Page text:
Medicine:Incidental imaging finding

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Short description: An unanticipated finding which is not related to the original diagnostic inquiry

In medical or research imaging, an incidental imaging finding (also called an incidentaloma) is an unanticipated finding which is not related to the original diagnostic inquiry. As with other types of incidental medical findings, they may represent a diagnostic, ethical, and philosophical dilemma because their significance is unclear. While some coincidental findings may lead to beneficial diagnoses, others may lead to overdiagnosis that results in unnecessary testing and treatment, sometimes called the "cascade effect".[1]

Incidental findings are common in imaging. For instance, around 1 in every 3 cardiac MRIs result in an incidental finding.[2] Incidence is similar for chest CT scans (~30%).[2]

As the use of medical imaging increases, the number of incidental findings also increases.


Incidental adrenal masses on imaging are common (0.6 to 1.3% of all abdominal CT). Differential diagnosis include adenoma, myelolipoma, cyst, lipoma, pheochromocytoma, adrenal cancer, metastatic cancer, hyperplasia, and tuberculosis.[3] Some of these lesions are easily identified by radiographic appearance; however, it is often adenoma vs. cancer/metastasis that is most difficult to distinguish. Thus, clinical guidelines have been developed to aid in diagnosis and decision-making.[4] Although adrenal incidentalomas are common, they are not commonly cancerous - less than 1% of all adrenal incidentalomas are malignant.[2]

The first considerations are size and radiographic appearance of the mass. Suspicious adrenal masses or those ≥4 cm are recommended for complete removal by adrenalectomy. Masses <4 cm may also be recommended for removal if they are found to be hormonally active, but are otherwise recommended for observation.[5] All adrenal masses should receive hormonal evaluation. Hormonal evaluation includes:[6]

On CT scan, benign adenomas typically are of low radiodensity (due to fat content). A radiodensity equal to or below 10 Hounsfield units (HU) is considered diagnostic of an adenoma.[7] An adenoma also shows rapid radiocontrast washout (50% or more of the contrast medium washes out at 10 minutes). If the hormonal evaluation is negative and imaging suggests benign lesion, follow up may be considered. Imaging at 6, 12, and 24 months and repeat hormonal evaluation yearly for 4 years is often recommended,[6] but there exists controversy about harm/benefit of such screening as there is a high subsequent false-positive rate (about 50:1) and overall low incidence of adrenal carcinoma.[8]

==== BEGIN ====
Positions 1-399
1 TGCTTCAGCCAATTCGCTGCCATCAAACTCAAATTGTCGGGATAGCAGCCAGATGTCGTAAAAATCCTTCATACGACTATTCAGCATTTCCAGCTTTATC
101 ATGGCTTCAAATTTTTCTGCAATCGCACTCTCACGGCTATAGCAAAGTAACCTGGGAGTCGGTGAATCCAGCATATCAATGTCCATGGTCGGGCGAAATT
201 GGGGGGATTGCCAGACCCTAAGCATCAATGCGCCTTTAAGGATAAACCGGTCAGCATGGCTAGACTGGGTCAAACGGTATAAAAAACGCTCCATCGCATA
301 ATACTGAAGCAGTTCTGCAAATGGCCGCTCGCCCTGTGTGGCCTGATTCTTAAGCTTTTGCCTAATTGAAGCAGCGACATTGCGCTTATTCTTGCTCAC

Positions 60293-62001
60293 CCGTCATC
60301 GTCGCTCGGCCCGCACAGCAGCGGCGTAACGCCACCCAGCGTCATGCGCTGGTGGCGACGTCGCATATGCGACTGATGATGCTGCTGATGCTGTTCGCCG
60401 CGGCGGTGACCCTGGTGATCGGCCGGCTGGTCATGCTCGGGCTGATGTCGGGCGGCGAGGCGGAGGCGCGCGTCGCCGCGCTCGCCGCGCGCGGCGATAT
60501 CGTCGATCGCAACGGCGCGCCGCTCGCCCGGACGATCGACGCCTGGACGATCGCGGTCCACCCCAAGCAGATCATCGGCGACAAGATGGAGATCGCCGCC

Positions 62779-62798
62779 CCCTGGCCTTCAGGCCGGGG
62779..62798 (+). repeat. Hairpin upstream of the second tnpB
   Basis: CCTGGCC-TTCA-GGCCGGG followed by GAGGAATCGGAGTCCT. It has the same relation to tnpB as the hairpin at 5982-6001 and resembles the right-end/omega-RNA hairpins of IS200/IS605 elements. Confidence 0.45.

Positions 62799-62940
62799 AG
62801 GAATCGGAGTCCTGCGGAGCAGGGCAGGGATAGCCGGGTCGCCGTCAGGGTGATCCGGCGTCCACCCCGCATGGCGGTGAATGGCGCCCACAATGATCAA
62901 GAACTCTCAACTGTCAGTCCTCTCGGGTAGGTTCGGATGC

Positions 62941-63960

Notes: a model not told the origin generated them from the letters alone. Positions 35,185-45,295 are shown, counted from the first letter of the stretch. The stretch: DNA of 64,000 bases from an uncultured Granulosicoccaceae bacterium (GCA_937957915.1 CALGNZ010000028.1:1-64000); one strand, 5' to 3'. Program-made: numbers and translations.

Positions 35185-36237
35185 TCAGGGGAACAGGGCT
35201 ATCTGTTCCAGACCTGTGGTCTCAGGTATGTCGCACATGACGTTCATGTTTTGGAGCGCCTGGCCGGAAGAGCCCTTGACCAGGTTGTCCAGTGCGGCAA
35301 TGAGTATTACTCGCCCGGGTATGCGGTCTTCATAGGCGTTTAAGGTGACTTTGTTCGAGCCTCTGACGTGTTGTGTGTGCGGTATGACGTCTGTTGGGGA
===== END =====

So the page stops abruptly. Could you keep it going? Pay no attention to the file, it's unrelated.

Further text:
Autopsy series have suggested that pituitary incidentalomas may be quite common. It has been estimated that perhaps 10% of the adult population may harbor such endocrinologically inert lesions.[9] Most of these lesions, especially those which are small, will not grow. However, some form of long-term surveillance has been recommended based on the size and presentation of the lesion.[10] With pituitary adenomas larger than 1cm, a baseline pituitary hormonal function test should be done, including measurements of serum levels of TSH, prolactin, IGF-1 (as a test of growth hormone activity), adrenal function (i.e. 24 hour urine cortisol, dexamethasone suppression test), testosterone in men, and estradiol in amenorrheic women.[11]

Thyroid and parathyroid

Incidental thyroid masses may be found in 9% of patients undergoing bilateral carotid duplex ultrasonography.[12]

Some experts[13] recommend that nodules > 1 cm (unless the TSH is suppressed) or those with ultrasonographic features of malignancy should be biopsied by fine needle aspiration. Computed tomography is inferior to ultrasound for evaluating thyroid nodules.[14] Ultrasonographic markers of malignancy are:[15]

  • solid hypoechoic appearance
  • irregular or blurred margins
  • intranodular vascular spots or pattern
  • microcalcifications

Incidental parathyroid masses may be found in 0.1% of patients undergoing bilateral carotid duplex ultrasonography.[12]

The American College of Radiology recommends the following workup for thyroid nodules as incidental imaging findings on CT, MRI or PET-CT:[16]

Features Workup
  • High PET signal or
  • Local invasiveness or
  • Suspicious lymph nodes
Very likely ultrasonography
Multiple nodules Likely ultrasonography
Solitary nodule in person younger than 35 years old
  • Likely ultrasonography if at least 1 cm large in adults, or for any size in children.
  • None needed if less than 1 cm in adults
Solitary nodule in person at least 35 years old
  • Likely ultrasonography if at least 1.5 cm large
  • None needed if less than 1.5 cm


Studies of whole body screening computed tomography find abnormalities in the lungs of 14% of patients.[17] Clinical practice guidelines by the American College of Chest Physicians advise on the evaluation of the solitary pulmonary nodule.[18]


Unspecific cortical lesion on CT scan is confirmed cystic and benign with contrast-enhanced renal ultrasonography.

Most renal cell carcinomas are now found incidentally.[19] Tumors less than 3 cm in diameter less frequently have aggressive histology.[20]